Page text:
|TRENTON – First Assistant Attorney General Thomas R. Calcagni announced that Birdsall Services Group was ordered to pay $1 million in criminal penalties to the state as the firm was sentenced today for engaging in a criminal scheme in which hundreds of thousands of dollars in corporate political contributions were illegally made through employees to evade New Jersey’s pay-to-play law.
Birdsall Services Group, an engineering firm based in Monmouth County, pleaded guilty on June 13 to charges of first-degree money laundering and second-degree making false representations for government contracts filed by the Division of Criminal Justice Corruption Bureau. The charges were contained in a March 26, 2013 indictment, which also charged seven executives of the firm. The charges against the individual defendants are pending.
Today, the company, through its defense counsel, Joseph A. Hayden Jr., appeared for sentencing before Superior Court Judge Wendel E. Daniels in Ocean County. The company was ordered to pay two major criminal penalties within 10 days: (1) a $500,000 public corruption profiteering penalty, and (2) a $500,000 anti-money laundering profiteering penalty. In each instance, the penalty was the maximum amount authorized by law. Birdsall previously had paid the state $2.6 million to settle a civil forfeiture action filed by the Attorney General’s Office in connection with the criminal case.
Under the plea agreement, the firm is required to cooperate fully in the state’s prosecution of the individual defendants. In addition, it is prohibited from working on government contracts in New Jersey for 10 years. As a practical matter, the firm is no longer in business. It filed for bankruptcy earlier this year as a result of the indictment and civil forfeiture action, and its assets were subsequently sold to a California-based engineering company.
Deputy Attorney General Anthony A. Picione, who is Chief of the Division of Criminal Justice Corruption Bureau, and Deputy Attorney General Victor R. Salgado are prosecuting the case and handled the sentencing for the Division of Criminal Justice.
“The maximum penalties that must be paid by Birdsall Services Group are in keeping with the scope of the criminal scheme that led to its ruin,” said First Assistant Attorney General Calcagni. “Birdsall made more than half a million dollars in illegal political contributions, while securing millions of dollars a year in public contracts for which it should have been disqualified. This case is about upholding our pay-to-play law and safeguarding the integrity of public contracting in New Jersey to ensure that taxpayers don’t foot the bill for political favors.”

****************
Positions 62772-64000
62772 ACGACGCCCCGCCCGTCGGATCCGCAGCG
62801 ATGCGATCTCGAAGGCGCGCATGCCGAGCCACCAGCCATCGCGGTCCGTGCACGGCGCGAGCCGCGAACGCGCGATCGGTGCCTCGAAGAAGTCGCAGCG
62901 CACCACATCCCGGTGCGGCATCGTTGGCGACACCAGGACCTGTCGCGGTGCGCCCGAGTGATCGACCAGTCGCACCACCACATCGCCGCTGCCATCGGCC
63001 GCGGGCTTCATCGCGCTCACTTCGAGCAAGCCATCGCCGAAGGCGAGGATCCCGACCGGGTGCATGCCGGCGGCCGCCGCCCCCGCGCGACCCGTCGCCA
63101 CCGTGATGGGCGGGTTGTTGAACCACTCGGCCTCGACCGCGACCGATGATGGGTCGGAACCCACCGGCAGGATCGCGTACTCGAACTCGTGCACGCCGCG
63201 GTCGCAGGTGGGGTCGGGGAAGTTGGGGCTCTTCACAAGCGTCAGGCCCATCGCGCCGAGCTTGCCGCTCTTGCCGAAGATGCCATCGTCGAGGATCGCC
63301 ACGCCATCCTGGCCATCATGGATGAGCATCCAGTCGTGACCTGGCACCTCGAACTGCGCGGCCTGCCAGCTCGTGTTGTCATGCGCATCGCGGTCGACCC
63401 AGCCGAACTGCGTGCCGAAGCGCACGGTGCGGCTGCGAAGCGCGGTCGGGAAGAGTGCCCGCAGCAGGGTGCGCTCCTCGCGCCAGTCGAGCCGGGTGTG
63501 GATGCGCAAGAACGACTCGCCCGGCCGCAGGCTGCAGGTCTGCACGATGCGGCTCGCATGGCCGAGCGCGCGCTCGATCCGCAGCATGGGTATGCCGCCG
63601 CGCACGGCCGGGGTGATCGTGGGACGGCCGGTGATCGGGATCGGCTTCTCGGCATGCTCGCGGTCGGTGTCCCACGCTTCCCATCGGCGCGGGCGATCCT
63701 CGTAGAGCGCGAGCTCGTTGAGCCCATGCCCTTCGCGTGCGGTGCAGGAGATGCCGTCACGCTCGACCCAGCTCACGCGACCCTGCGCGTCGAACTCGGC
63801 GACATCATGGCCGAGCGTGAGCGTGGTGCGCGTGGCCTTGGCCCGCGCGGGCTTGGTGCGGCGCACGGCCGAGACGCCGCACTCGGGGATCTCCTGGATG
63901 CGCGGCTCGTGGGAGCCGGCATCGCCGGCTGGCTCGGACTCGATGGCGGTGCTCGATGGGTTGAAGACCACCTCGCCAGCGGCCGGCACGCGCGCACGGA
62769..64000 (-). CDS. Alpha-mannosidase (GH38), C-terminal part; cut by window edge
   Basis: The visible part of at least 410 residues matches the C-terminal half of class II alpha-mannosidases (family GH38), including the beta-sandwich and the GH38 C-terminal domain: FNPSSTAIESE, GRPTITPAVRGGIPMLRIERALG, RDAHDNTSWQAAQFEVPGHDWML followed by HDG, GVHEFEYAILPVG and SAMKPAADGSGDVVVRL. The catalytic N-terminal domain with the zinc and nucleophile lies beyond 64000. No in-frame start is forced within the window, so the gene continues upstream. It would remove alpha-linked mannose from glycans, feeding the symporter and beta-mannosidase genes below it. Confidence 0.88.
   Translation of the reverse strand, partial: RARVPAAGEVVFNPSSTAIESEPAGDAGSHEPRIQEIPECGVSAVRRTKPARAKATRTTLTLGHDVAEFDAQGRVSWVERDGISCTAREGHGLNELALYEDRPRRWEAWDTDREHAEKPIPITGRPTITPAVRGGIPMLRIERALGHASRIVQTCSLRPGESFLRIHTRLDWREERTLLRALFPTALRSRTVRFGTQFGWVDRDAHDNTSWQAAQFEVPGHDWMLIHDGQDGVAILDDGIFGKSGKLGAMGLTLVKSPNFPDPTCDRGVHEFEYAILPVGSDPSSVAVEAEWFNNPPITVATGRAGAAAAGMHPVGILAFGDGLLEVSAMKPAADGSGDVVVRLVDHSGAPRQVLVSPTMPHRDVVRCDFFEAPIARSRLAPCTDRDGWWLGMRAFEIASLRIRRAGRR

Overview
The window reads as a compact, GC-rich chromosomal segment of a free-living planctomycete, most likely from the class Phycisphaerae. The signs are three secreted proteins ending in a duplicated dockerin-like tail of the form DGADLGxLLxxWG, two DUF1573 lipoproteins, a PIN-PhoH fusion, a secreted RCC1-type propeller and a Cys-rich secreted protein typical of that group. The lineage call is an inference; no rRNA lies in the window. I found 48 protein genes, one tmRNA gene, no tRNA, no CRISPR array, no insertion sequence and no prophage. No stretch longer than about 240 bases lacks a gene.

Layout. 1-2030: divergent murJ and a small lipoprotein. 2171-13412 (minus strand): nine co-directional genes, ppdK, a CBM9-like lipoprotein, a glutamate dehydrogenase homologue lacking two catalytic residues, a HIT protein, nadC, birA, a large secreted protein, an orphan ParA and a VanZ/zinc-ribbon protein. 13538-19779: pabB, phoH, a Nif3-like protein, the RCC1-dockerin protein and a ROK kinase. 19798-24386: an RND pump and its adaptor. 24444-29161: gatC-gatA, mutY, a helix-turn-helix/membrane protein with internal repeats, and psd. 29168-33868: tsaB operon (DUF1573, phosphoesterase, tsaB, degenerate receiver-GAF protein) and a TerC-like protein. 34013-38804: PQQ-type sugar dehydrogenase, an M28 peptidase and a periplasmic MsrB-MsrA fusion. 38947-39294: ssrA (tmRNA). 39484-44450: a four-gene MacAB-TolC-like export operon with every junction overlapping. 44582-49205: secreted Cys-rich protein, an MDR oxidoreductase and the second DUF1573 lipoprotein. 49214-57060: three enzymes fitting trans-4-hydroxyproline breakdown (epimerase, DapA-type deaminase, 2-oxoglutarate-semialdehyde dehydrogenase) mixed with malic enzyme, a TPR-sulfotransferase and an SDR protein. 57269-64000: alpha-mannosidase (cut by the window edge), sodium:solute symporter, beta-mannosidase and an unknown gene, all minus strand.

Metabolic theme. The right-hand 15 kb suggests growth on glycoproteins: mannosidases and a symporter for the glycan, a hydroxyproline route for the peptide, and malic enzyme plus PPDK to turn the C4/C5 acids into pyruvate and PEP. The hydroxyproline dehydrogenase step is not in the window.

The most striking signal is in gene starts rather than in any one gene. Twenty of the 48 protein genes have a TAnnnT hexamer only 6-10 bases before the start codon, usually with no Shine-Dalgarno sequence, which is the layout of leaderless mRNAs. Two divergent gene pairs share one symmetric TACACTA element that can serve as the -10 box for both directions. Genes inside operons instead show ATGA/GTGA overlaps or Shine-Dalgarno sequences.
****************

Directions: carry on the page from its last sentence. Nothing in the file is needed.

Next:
Acting Attorney General John J. Hoffman is recused from this matter.
“These penalties help us send a loud and clear message that companies that engage in criminal conduct to evade our pay-to-play law will pay dearly,” said Director Elie Honig of the Division of Criminal Justice. “Given the profits reaped in the past through these types of political contributions, we must show that the price to be paid for these schemes is prohibitive, and not just another cost of doing business.”
The indictment obtained by the Division of Criminal Justice charged Birdsall Services Group, its largest shareholder and former CEO Howard C. Birdsall, and six other executives and shareholders with conspiring in a scheme to avoid the restrictions of New Jersey’s Pay-to-Play Act by disguising illegal corporate political contributions as personal contributions of employees of the firm.
Under the alleged scheme, instead of Birdsall Services Group making corporate political contributions to campaigns and political organizations that would disqualify it from public contracts awarded by certain government agencies, shareholders and employees of the firm made personal political contributions of $300 or less, which are deemed unreportable. Multiple personal checks were bundled together at BSG and sent to the appropriate campaign or political organization. The shareholders and employees were then illegally reimbursed by Birdsall, directly or indirectly, through added bonus payments, and the firm falsely omitted the illegally reimbursed contributions in documents filed with the Election Law Enforcement Commission (ELEC) and with government agencies that awarded the firm engineering services contracts. The scheme continued for more than six years and involved hundreds of thousands of dollars in contributions.
All of the individual defendants face first-degree counts of conspiracy and money laundering, as well as other charges. The first-degree charges carry a sentence of 10 to 20 years in state prison, and the money laundering counts also carry fines and penalties of up to $1 million. The indictment is merely an accusation and the defendants are presumed innocent until proven guilty.
Two former employees of the marketing department of Birdsall, Philip Angarone, 41, of Hamilton, the former marketing director, and Eileen Kufahl, 49, of Bradley Beach, previously pleaded guilty to participating in the scheme and are awaiting sentencing.
The charges stem from an investigation by the Division of Criminal Justice Corruption Bureau. Deputy Attorney General Picione and Deputy Attorney General Salgado presented the case to the state grand jury. Detectives Kiersten Pentony, Edward Augustyn, Janine Buchalski and Melissa Calkin are the lead detectives.